Marion Lovato grew up making jewelry with her mother in her home in Santo Domingo Pueblo. She was the baby of the family and would sit on the floor while her mother made her heishe necklaces. Her first duty, she says, was to string the cut stones. Later she worked her way up to drilling.
In high school, Marion took jewelry classes to add to her skills. It was the first year the school offered the courses and she learned to solder, setting stones and polishing. Engaging in the beauty of creating a handcrafted piece is as much a part of her own personal history as it is her culture.
Even though her love of jewelry making remained, graduation took her down a different path. Marion entered CNM’s nursing program. With the skills gained there, she became a Certified Nursing Assistant, a job she kept until 2016.
That year brought another change for Marion. She suffered a stroke and the resulting health issues convinced her not to go back to work as a CNA. Marion felt she could no longer handle the stress of that job. So, she went back to making jewelry.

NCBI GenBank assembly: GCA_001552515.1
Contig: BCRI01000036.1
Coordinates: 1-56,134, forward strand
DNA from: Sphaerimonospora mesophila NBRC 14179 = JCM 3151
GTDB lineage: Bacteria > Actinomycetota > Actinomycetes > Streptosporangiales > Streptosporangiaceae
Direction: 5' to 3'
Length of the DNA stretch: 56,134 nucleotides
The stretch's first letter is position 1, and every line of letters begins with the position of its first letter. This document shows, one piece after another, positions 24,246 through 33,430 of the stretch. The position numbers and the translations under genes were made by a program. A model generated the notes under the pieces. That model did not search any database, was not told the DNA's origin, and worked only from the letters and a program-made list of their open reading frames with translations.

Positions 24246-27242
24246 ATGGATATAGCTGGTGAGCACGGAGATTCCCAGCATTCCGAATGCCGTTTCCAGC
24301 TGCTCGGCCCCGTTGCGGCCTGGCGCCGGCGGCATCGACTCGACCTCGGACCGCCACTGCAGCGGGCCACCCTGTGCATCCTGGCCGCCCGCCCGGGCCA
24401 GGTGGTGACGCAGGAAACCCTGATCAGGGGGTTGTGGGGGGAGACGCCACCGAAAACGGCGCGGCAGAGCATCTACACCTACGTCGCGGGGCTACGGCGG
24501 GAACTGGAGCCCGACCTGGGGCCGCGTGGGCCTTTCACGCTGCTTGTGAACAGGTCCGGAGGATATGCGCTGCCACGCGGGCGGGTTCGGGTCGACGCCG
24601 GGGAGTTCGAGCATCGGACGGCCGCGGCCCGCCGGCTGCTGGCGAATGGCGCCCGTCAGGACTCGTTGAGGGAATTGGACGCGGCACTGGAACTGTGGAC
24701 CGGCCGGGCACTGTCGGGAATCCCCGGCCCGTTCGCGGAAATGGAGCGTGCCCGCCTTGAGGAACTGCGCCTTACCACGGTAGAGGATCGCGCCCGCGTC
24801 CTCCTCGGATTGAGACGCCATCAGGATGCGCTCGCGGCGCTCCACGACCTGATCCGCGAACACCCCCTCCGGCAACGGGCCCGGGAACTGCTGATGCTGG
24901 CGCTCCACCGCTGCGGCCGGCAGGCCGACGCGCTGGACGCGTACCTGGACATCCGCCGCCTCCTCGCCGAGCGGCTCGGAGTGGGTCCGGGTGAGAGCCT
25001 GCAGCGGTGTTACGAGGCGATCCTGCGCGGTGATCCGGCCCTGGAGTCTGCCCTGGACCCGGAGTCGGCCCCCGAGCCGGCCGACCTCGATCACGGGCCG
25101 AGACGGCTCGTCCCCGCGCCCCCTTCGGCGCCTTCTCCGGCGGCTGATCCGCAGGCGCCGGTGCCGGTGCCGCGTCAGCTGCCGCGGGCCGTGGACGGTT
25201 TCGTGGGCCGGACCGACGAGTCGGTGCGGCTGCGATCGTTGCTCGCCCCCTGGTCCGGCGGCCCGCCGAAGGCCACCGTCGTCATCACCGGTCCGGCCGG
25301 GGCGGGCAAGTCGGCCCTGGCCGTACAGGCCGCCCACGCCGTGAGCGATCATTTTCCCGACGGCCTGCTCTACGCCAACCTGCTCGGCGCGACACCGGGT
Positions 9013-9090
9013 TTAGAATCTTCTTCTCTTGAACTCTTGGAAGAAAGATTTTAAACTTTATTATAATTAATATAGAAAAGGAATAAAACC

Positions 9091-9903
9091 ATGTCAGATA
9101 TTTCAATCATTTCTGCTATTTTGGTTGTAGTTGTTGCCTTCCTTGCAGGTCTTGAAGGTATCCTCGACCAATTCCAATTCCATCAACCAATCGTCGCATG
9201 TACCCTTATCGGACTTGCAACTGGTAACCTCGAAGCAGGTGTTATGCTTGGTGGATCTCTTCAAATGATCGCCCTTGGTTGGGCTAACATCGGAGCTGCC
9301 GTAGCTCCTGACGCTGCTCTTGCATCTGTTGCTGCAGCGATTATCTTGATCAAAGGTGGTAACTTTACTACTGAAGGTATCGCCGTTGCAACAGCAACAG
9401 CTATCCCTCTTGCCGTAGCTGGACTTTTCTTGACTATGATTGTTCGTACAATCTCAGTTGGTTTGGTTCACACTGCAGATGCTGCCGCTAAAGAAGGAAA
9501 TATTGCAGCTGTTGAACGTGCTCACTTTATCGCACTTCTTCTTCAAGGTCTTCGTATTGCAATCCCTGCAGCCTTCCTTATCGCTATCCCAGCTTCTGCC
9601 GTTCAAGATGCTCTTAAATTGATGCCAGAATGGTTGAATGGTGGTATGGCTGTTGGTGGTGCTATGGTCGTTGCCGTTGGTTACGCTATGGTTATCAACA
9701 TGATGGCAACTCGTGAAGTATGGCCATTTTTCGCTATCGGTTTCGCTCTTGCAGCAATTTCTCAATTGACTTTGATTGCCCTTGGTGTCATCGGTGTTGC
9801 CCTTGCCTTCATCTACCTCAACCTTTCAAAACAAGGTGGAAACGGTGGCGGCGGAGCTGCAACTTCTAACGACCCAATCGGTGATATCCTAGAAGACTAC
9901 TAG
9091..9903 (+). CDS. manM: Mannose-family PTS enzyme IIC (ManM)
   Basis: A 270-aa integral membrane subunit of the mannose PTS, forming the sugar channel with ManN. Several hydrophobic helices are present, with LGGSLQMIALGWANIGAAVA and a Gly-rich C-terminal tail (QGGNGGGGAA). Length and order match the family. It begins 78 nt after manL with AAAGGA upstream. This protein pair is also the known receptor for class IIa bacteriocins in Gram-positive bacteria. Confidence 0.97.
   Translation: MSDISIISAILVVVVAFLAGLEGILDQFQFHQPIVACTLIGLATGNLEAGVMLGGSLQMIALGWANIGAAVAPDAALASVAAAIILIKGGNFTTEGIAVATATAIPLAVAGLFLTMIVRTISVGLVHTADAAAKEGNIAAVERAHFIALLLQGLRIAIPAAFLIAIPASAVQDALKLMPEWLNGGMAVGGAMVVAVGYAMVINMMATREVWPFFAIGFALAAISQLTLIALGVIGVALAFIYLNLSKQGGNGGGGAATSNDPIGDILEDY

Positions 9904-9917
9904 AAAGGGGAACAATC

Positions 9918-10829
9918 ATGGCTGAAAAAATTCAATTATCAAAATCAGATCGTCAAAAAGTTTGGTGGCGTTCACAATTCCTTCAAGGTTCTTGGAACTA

In 2011 and 2012, she had attended Paho Arts in Poaque where she learned sand casting, cuttlefish casting and some techniques for contemporary Native art. As her memory returned, Marion began to re-teach herself the skills she’d acquired before the stroke.
Through the company’s Facebook posts, she learned about Turquoise Skies and their artist co-op. The co-op offered the chance to help with her returning memory. Seeing the other artists at work helped Marion remember her own skills and work on getting them back. As she puts it, her “brain is recharging and it’s a learning process.”
Though the damage to her vision still prevents her from doing the small, tedious work such as heishe, Marion pushes herself to “get out of her comfort zone” and regain her art. Her goal is to develop her casting skills, particularly with wax casting and to work with gold. It’s a daily process of recovery and forward movement, but each day brings Marion both new challenges and greater skill.